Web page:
Every once in a (great) while, a new work in Philadelphia premieres with such power and promise that it demands to be seen by a much wider audience. That play is Mrs. Harrison at Azuka Theatre. That playwright is R. Eric Thomas.

The intensity of Mrs. Harrison flows from the smooth waters of memory that hide the tempest raging beneath. At the 10-year reunion of their graduating class (at an unnamed but "prestigious" university) Holly (Brandi Burgess) corners Aisha (Danielle Leneé) in a well-appointed faculty restroom. Both studied English literature together; since graduation, Holly's life has foundered, moving from the male-dominated comedy stand-up circuit to low-paying, low-status gigs as a storyteller. Aisha, by contrast, has premiered works Off-Broadway featuring Hollywood celebrities (the play name-drops), pitched TV series in Los Angeles, and launched several plays at the hipper regional theaters across the country.

And Holly wants to know why. Over 75 tortured, riveting minutes of theater, the two explore topics ranging from anguish over a friendship suddenly ended to the way a writer's life is ultimately like any other job to how Aisha arrived at the idea for her breakthrough work (the title of the play). Thomas' plot hints at stolen authorship and suggests mental health issues stemming from childhood trauma, and some racial animus creeps in.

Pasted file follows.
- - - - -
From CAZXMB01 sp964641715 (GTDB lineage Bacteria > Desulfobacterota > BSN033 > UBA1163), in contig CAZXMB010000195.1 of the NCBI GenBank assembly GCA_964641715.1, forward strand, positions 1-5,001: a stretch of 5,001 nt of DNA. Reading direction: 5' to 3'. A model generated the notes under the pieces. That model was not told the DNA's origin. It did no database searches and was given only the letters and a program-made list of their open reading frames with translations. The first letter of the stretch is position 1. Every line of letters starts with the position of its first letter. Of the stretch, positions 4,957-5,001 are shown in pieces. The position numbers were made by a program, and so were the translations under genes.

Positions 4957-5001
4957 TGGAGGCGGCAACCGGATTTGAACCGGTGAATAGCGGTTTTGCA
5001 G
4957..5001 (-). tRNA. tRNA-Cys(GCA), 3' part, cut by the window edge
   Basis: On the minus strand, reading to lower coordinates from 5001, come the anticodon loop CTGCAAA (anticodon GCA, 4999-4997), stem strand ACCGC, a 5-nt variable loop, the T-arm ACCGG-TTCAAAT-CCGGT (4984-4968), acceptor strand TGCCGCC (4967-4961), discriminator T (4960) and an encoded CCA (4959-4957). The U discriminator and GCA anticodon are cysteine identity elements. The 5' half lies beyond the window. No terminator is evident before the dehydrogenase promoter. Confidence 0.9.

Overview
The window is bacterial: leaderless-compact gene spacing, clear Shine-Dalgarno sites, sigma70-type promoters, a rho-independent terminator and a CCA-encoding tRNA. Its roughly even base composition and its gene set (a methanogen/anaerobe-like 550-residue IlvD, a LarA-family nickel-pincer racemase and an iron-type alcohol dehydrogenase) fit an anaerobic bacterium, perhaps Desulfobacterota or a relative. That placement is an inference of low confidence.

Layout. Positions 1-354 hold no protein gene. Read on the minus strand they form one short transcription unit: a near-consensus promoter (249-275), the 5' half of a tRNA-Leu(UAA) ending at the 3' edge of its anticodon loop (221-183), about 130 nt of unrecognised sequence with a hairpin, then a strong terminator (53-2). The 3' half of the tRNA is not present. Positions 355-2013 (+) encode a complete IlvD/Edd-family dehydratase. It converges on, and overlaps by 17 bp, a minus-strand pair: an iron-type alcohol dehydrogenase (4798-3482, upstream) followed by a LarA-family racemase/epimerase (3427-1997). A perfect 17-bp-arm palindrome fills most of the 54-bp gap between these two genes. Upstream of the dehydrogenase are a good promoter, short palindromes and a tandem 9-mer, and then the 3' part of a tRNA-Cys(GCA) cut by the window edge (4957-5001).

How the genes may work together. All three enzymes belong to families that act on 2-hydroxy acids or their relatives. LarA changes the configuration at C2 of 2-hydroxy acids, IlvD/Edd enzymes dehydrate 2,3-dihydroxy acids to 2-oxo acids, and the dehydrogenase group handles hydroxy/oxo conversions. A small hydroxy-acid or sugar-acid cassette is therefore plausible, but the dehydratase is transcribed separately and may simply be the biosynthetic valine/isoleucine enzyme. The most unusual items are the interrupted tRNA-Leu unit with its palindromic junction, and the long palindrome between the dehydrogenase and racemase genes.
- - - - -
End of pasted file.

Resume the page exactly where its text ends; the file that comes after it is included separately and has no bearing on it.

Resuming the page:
For a play that consists largely of the exposition of memory and time (at reunions, people talk about the interim),  Burgess and Leneé captivate with their performances. Burgess veers chaotically from being sympathetically washed up at 30 to a fragile and spiteful viper. Leneé smoothly portrays the polish of success that conceals its dark origins, with the narcissist's light dismissal of other people's concerns.

Thomas' writing engages, letting Burgess fill her stories with a sarcastic, wounded humor. Some of the transitions need polish, and some of the lines intimate the male's voice behind these two female characters ("ninja kegels," really?). But the play's potent conflict explores much deeper themes of authorship: who owns ideas, who has the right to what stories, which side more deserves telling, and whether  a universality of narrative transcends the racial origins of its writer(s).

Mrs. Harrison delivers on all fronts. The stakes are personal and intellectual, the emotions sincere even when ringed with sarcasm. The hurt and self-righteousness burn through 10 years of memory with immense power. Thomas paints the conflict in terms of ideas that matter. The more fractured and factious this country becomes, the more a play like Mrs. Harrison will matter.